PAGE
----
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[Seminoma with cryptorchidism revealed by a giant abdominopelvic mass].
 

Author(s): Yassine Rhannam, Imad Ziouziou, Jihad El Ghanmi, Tarik Karmouni, Khalid El Khader, Abdellatif Koutani, Ahmed Iben Attya Andaloussi

Journal: Tunis Med. 2014 Jul;92(7):514-5.

 

Last Updated: 17 Mar 2015

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Syndrome of Spigelian hernia and cryptorchidism: new evidence pertinent to pathogenic hypothesis.
 

Author(s): Ufuk Ates, Gonul Kucuk, Gulnur Gollu, Aydin Yagmurlu

Journal:

 

Last Updated: 23 Feb 2015

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Reviews from the PubMed Database

Review articles summarize what is currently known about a disease. They discuss research previously published by others.
The terms "Cryptorchidism" returned 17 free, full-text review articles on human participants. First 3 results:

Maternal gestational smoking, diabetes, alcohol drinking, pre-pregnancy obesity and the risk of cryptorchidism: a systematic review and meta-analysis of observational studies.
 

Author(s): Lin Zhang, Xing-Huan Wang, Xin-Min Zheng, Tong-Zu Liu, Wei-Bin Zhang, Hang Zheng, Mi-Feng Chen

Journal:

 

Maternal gestational smoking, diabetes, alcohol drinking, and pre-pregnancy obesity are thought to increase the risk of cryptorchidism in newborn males, but the evidence is inconsistent.

Last Updated: 24 Mar 2015

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Effectiveness of hormonal and surgical therapies for cryptorchidism: a systematic review.
 

Author(s): David Penson, Shanthi Krishnaswami, Astride Jules, Melissa L McPheeters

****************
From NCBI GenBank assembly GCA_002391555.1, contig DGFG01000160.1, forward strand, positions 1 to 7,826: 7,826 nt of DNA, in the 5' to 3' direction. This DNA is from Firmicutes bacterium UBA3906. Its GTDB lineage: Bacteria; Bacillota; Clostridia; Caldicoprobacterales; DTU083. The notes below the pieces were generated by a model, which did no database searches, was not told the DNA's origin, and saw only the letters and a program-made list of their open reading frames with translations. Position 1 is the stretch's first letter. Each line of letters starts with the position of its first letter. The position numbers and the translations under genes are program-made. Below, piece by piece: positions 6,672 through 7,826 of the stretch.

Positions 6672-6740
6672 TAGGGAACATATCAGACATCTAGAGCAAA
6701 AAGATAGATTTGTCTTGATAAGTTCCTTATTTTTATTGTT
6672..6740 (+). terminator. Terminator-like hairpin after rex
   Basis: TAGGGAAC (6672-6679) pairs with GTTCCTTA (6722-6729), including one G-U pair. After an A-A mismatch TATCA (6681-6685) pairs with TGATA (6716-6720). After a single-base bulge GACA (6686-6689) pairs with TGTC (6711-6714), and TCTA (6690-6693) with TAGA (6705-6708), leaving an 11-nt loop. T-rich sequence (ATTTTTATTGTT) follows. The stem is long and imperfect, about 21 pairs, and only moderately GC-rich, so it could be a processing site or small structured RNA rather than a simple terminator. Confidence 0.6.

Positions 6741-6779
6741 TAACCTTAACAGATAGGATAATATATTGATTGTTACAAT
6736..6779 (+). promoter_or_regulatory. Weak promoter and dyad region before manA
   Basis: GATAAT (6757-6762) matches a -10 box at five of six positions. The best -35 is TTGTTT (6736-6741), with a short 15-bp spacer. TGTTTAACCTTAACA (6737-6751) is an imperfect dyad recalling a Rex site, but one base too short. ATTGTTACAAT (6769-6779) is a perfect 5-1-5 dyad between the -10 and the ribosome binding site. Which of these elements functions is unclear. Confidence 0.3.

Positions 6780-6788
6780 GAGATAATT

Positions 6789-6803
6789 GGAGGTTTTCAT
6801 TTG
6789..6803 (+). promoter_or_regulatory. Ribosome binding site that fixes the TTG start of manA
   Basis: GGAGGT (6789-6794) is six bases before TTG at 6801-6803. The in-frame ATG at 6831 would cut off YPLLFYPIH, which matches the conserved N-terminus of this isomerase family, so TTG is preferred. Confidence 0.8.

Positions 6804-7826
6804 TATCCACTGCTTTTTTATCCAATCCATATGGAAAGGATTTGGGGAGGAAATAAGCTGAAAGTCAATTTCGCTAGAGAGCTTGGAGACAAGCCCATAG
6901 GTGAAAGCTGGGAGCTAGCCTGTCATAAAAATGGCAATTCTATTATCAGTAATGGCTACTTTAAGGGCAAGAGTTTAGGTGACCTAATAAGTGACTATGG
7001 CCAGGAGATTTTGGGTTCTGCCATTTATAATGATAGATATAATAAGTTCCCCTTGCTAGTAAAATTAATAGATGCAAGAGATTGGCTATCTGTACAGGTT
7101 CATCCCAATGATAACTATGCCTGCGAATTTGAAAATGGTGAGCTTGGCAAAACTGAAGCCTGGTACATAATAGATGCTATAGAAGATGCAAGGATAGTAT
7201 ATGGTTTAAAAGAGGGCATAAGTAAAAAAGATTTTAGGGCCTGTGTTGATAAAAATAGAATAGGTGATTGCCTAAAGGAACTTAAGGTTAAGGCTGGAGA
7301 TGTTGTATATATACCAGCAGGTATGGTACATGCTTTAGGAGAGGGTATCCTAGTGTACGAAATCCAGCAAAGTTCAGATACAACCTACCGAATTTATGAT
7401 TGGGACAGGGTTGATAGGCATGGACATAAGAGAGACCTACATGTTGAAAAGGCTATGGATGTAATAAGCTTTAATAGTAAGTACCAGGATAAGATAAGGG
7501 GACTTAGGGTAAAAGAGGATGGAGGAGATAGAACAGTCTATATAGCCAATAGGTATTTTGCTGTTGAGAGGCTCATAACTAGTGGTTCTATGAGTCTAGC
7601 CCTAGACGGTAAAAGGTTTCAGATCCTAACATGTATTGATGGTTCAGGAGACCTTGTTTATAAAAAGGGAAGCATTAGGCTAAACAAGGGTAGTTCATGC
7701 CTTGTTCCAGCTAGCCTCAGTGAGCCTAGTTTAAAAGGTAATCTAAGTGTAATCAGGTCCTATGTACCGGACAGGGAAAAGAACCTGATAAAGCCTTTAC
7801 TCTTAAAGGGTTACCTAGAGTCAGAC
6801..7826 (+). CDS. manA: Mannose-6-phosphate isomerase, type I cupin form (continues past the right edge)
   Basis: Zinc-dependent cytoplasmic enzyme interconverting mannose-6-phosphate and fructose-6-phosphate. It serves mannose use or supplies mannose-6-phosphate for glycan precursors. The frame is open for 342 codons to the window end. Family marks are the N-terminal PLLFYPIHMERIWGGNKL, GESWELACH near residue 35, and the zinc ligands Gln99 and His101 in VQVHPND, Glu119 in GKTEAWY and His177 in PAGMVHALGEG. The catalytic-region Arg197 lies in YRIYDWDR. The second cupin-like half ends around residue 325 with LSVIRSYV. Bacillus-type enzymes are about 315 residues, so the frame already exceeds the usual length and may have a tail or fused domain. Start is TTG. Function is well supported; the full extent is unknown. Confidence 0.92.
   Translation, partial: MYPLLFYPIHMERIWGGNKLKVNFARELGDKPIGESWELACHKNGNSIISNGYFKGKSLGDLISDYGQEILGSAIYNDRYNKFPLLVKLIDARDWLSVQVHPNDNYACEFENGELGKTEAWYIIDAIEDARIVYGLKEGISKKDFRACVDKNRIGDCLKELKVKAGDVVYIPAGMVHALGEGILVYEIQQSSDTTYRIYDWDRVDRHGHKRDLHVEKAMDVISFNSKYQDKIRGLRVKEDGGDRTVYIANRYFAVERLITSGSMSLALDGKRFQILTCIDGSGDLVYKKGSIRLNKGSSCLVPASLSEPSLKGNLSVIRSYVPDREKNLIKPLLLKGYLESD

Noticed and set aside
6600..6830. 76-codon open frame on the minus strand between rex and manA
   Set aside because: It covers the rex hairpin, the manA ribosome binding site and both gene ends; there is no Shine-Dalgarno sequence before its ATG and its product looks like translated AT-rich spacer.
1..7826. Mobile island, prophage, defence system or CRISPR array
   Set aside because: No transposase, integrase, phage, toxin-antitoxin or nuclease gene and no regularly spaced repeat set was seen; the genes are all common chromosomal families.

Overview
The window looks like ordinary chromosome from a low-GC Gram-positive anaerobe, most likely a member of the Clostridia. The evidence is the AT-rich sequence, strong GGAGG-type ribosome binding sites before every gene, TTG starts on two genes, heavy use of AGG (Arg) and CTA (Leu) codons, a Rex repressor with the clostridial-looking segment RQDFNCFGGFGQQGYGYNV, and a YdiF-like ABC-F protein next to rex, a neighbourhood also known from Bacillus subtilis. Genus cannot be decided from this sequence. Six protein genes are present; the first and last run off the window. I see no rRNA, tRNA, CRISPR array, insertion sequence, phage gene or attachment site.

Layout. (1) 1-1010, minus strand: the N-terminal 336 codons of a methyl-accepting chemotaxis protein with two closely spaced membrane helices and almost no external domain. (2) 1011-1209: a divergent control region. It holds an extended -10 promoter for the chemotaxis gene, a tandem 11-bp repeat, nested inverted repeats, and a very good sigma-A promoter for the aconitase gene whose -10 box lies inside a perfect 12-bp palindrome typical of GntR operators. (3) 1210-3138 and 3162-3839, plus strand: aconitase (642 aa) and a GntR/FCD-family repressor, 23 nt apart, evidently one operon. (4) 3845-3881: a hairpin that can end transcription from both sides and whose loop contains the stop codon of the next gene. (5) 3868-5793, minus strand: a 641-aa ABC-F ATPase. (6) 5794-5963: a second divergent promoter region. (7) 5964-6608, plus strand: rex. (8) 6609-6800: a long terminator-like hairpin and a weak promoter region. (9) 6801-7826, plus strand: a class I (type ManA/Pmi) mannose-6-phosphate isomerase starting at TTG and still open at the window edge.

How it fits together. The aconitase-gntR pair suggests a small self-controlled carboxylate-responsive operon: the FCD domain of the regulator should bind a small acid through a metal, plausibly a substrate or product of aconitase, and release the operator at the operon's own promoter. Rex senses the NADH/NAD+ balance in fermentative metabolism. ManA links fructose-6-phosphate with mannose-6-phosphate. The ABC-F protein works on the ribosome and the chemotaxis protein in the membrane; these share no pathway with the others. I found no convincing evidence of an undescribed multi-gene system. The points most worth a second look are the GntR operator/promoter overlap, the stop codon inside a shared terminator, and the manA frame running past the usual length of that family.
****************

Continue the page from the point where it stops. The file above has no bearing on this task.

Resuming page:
Journal: Pediatrics. 2013 Jun;131(6):e1897-907.

 

Controversy remains concerning the optimal treatment approach for cryptorchidism. The objective of this study was to assess effectiveness of hormone therapy or surgery for cryptorchidism.

Last Updated: 4 Jun 2013

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Cryptorchidism and endocrine disrupting chemicals.
 

Author(s): Helena E Virtanen, Annika Adamsson

Journal: Mol. Cell. Endocrinol.. 2012 May;355(2):208-20.

 

Prospective clinical studies have suggested that the rate of congenital cryptorchidism has increased since the 1950s. It has been hypothesized that this may be related to environmental factors. Testicular descent occurs in two phases controlled by Leydig cell-derived hormones insulin-like ...

Last Updated: 11 Apr 2012

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Symptoms, Diagnosis, and Treatment

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Clinical Trial Information This information is provided by ClinicalTrials.gov

The Incidence of Congenital Undescended Testis Among Dutch Infants
 

Status: Recruiting

Condition Summary: Undescended Testis

 

Last Updated: 21 May 2008

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Orchidopexy Randomized Clinical Assessment
 

Status: Recruiting

Condition Summary: Unilateral Cryptorchidism

 

Last Updated: 7 Feb 2016

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Visual Guidelines and Tutoring in Pediatric Urological Surgery
 

Status: Recruiting

Condition Summary: Hypospadias; Undescended Testis; Hydrocele; Ureteropelvic Junction Stenosis; Anxiety

 

Last Updated: 19 Nov 2014